# Getting all string combinations by given maximal Hamming distance (number of mismatches) in Java

Is there an algorithm go generate all possible string combinations of a string (DNA Sequence) by a given number of maximal allowed positions that can variate (maximal Mismatches, maximal Hamming distance)?

The alphabet is {A,C,T,G}.

Example for a string AGCC and maximal number of Mismatches 2:

Hamming distance is 0
{AGCC}
Hamming distance is 1
{CGCC, TGCC, GGCC, AACC, ACCC, ATCC, AGAC, AGTC, ..., AGCG}
Hamming distance is 2
{?}

One possible approach would be to generate a set with all permutations of a given String, iterate over them and remove all strings with greater Hamming distance that it should be.

That approach is very ressource-eating, by a given String of 20 characters and maximal Hamming distance of 5.

Is there another, more efficient approcahes / implementations for that?

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recursively call the function that generate combinations for distance 1 for all values that was returned and put to the Set to avoid duplications – Fedor Skrynnikov Oct 9 '13 at 10:42
Thank you, I'll also try that kind of solution. – Max Wiens Oct 9 '13 at 11:07

Just use a normal permutation generation algorithm, except that you pass around the distance, decrementing it when you've got a different character.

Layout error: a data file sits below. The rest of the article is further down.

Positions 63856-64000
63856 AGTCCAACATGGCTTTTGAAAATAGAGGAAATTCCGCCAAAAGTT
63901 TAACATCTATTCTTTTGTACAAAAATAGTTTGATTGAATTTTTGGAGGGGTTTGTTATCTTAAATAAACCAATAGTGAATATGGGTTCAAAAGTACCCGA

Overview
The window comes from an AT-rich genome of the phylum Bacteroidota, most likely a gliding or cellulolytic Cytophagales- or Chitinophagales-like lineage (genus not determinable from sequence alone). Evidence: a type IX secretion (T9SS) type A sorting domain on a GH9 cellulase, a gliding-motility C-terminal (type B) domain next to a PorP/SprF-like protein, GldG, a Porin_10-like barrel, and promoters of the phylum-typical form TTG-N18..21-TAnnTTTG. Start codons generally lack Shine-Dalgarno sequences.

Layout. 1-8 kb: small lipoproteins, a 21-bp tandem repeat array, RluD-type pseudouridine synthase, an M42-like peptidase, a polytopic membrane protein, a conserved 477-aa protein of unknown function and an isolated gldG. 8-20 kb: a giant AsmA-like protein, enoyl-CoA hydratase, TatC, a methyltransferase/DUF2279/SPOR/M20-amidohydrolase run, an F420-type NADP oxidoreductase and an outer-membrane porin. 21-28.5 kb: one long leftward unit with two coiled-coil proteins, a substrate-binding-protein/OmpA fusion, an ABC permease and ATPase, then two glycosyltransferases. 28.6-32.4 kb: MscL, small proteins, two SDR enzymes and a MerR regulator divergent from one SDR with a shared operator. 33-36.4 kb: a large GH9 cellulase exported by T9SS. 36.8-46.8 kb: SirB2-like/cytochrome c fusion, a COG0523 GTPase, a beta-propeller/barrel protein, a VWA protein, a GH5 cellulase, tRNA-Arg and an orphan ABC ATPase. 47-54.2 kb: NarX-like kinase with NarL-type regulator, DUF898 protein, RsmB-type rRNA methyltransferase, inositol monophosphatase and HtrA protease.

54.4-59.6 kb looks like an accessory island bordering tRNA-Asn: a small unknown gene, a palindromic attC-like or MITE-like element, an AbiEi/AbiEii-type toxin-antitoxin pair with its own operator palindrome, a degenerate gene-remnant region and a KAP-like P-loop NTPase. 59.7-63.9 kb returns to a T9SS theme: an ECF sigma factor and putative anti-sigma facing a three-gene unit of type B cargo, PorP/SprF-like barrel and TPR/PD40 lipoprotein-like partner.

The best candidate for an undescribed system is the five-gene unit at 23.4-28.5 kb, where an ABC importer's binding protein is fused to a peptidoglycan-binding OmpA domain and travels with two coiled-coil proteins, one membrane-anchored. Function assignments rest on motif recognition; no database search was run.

static void permute(char[] arr, int pos, int distance, char[] candidates)
{
if (pos == arr.length)
{
System.out.println(new String(arr));
return;
}
// distance > 0 means we can change the current character,
//   so go through the candidates
if (distance > 0)
{
char temp = arr[pos];
for (int i = 0; i < candidates.length; i++)
{
arr[pos] = candidates[i];
int distanceOffset = 0;
// different character, thus decrement distance
if (temp != arr[pos])
distanceOffset = -1;
permute(arr, pos+1, distance + distanceOffset, candidates);
}
arr[pos] = temp;
}
// otherwise just stick to the same character
else
permute(arr, pos+1, distance, candidates);
}

Call with:

permute("AGCC".toCharArray(), 0, 1, "ACTG".toCharArray());

Performance note:

For a string length of 20, distance of 5 and a 5-character alphabet, there are already over 17 million candidates (assuming my code is correct).

The above code takes less than a second to go through them on my machine (without printing), but don't expect any generator to be able to generate much more than that in a reasonable amount of time, as there are simply too many possibilities.

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Thank you, that seems to work very well, unless println() is very slow :) – Max Wiens Oct 9 '13 at 11:06